Pompeo's visit focused on the signing of a joint 5G security declaration, which some in the country believe could be harmful for Slovenia in terms of its relations with China. Asked whether Slovenia could expect support from the US, he said it absolutely could.

"But I actually think the reason why the Slovenian leadership signed that because it is in the best interest of the Slovenian people," he said, noting that it was about the risk of Chinese telecom infrastructure being inside of countries' systems.

As Slovenians and Europeans love their privacy and have their information protected, they have to have trusted networks, so it has been agreed that the nations joining the declaration would have trusted networks for information flow.

"This was an important decision today ... so that we collectively can have a system, a network, telecommunications infrastructure that is protected from the national security apparatus in China that intends no good for the people in the region."

Pompeo also discussed energy projects with Slovenian executives, so he mentioned to them "what America could offer in terms of our technology, our resources, our capability to help them make a good, informed decision about how to make sure they have energy, electricity, gasoline for their citizens at an affordable cost from a set of diversified resources."

Asked when President Trump and especially First Lady Melania Trump, who hails from Slovenia, might visit the country, he said "I know that they would love to come visit, I know that this is her birthplace."

Pompeo said that "we will keep working on finding time when they might be able to get here", and that he would report back that he liked Slovenia and had a wonderful experience there.

13 Aug 2020, 20:04 PM

STA, 13 August 2020 - 5G networks and energy investments were at the centre of talks as US Secretary of State Mike Pompeo visited Slovenia on Thursday. The countries signed a joint 5G security declaration, with Pompeo saying that the tide was turning against the Chinese Communist Party, which is trying to control people and other economies.

The declaration excludes "untrusted vendors" from 5G networks, Pompeo said as he addressed the press alongside Slovenia's Prime Minister Janez Janša in Bled.

"I know... that Slovenia prides itself on being a science and technology leader, and becoming a 5G clean country, as you're doing today, solidifies that position. The tide is turning against the Chinese Communist Party and its efforts to restrict freedom for all of us."

Meanwhile, Chinese mobile operator Huawei criticised the move by Slovenia, saying that it would not contribute to security of networks or improve cyber security and would in fact have negative consequences of 5G networks introduction in Slovenia.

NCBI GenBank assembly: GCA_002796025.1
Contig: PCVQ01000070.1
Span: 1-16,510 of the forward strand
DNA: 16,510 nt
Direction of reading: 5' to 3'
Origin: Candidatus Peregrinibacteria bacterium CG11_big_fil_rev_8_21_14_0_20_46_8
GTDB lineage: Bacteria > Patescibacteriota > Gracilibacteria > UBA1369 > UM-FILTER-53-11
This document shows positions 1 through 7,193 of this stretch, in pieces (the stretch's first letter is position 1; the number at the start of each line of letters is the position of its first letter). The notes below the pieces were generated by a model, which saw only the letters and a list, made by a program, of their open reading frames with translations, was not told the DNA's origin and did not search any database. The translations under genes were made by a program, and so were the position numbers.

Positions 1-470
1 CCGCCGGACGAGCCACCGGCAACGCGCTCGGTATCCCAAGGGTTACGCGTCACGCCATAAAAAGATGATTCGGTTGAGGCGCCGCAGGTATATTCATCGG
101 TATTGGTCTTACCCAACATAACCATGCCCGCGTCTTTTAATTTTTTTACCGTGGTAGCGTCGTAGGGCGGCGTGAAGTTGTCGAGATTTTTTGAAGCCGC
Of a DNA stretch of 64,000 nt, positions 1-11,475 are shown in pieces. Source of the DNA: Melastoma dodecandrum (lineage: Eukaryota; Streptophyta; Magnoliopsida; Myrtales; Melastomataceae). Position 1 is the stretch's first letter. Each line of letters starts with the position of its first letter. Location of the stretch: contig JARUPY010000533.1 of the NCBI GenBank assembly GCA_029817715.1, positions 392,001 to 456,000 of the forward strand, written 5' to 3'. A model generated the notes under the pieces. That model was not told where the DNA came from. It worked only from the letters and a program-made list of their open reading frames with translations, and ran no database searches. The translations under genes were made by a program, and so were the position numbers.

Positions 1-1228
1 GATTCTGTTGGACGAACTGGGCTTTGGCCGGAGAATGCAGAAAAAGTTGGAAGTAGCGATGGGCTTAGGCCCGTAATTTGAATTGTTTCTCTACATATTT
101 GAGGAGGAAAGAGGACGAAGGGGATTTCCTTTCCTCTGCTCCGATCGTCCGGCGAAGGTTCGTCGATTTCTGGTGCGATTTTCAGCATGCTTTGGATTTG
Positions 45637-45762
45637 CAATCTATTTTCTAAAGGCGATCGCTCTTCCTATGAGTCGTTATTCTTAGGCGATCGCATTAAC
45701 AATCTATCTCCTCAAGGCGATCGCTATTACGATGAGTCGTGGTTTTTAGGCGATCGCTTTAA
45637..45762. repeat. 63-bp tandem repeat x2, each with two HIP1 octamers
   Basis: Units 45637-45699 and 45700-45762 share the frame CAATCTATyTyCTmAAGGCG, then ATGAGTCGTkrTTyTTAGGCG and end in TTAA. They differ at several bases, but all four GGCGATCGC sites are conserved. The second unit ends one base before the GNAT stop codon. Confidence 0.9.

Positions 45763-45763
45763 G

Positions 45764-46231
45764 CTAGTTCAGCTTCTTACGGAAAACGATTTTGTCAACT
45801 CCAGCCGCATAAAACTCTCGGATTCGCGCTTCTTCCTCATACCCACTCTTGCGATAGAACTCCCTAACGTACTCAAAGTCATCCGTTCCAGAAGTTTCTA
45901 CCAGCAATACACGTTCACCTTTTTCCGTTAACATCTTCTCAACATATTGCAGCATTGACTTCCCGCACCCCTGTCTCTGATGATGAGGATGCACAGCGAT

The Chinese Embassy in Slovenia responded to Pompeo's statements, saying that it was the 21st century and that it was not time any more to instigate ideological clashes.

According to its press release, the US secretary of state was accusing and attacking China and spreading incorrect information. Inciting hatred and encouraging confrontations is not in the line with the spirit of the times, it added.

The embassy said it hoped that the signing was not directed against China. "We expect that Slovenia will meet its commitments and continue to provide an open, fair and non-discriminatory business environment for Chinese companies."

The signing was also criticised by the left-leaning opposition Social Democrats (SD) and the Left. The latter warned that the declaration had not been coordinated with the EU, and its MEP Milan Brglez fears it may become legally binding for Slovenia.

The Left meanwhile said that the declaration was a "carte blanche for US control and abuse of ICT for military, economic and political purposes".

The party also said that Pompeo was in Slovenia to lobby on behalf of nuclear power company Westinghouse and the US military industry as Slovenia's government plans EUR 780 million worth of military investments.

While no meetings were scheduled to discuss military investments, Pompeo was seated next to Defence Minister Matej Tonin at the working lunch hosted by President Borut Pahor.

Pompeo did meet with energy executives and Infrastructure Minister Jernej Vrtovec, and discussed with Janša what he said was "the enormous potential of next-generation nuclear technology to deliver clean, reliable, diversified energy that will help ensure political independence and economic prosperity for Slovenia and the entire region".

He also tweeted that "energy security and independence require governments to partner with one another, private industry, and civil society to secure a brighter future for all. We welcome Slovenia's leadership on the Three Seas Initiative, and commend its innovation and dedication to clean energy."

At the press conference, Pompeo urged Slovenia to make a "quick commitment" to what he said was an "important partnership" the US is happy to fund, noting that he had announced in February the US would contribute US$1 billion for energy infrastructure in Central Europe as part of the Three Seas Initiative.

Janša in turn said that Slovenia appreciated the "US's proactive approach to energy security in Central Europe, which is reflected in strong support to alliances such as the Three Seas Initiative and the Partnership for Transatlantic Energy Cooperation," adding that Slovenia would strengthen its role in both of these.

Touching on business cooperation, Janša told the press the sides shared the view that there was room to boost trade and investments, also saying that Slovenian IT companies could help in the development of 5G technologies.

The talks also touched on NATO, with Janša saying that Slovenia had in the past months made steps to increase defence spending and meet its obligations toward the alliance, with Pompeo commending the country for its growing commitment to NATO.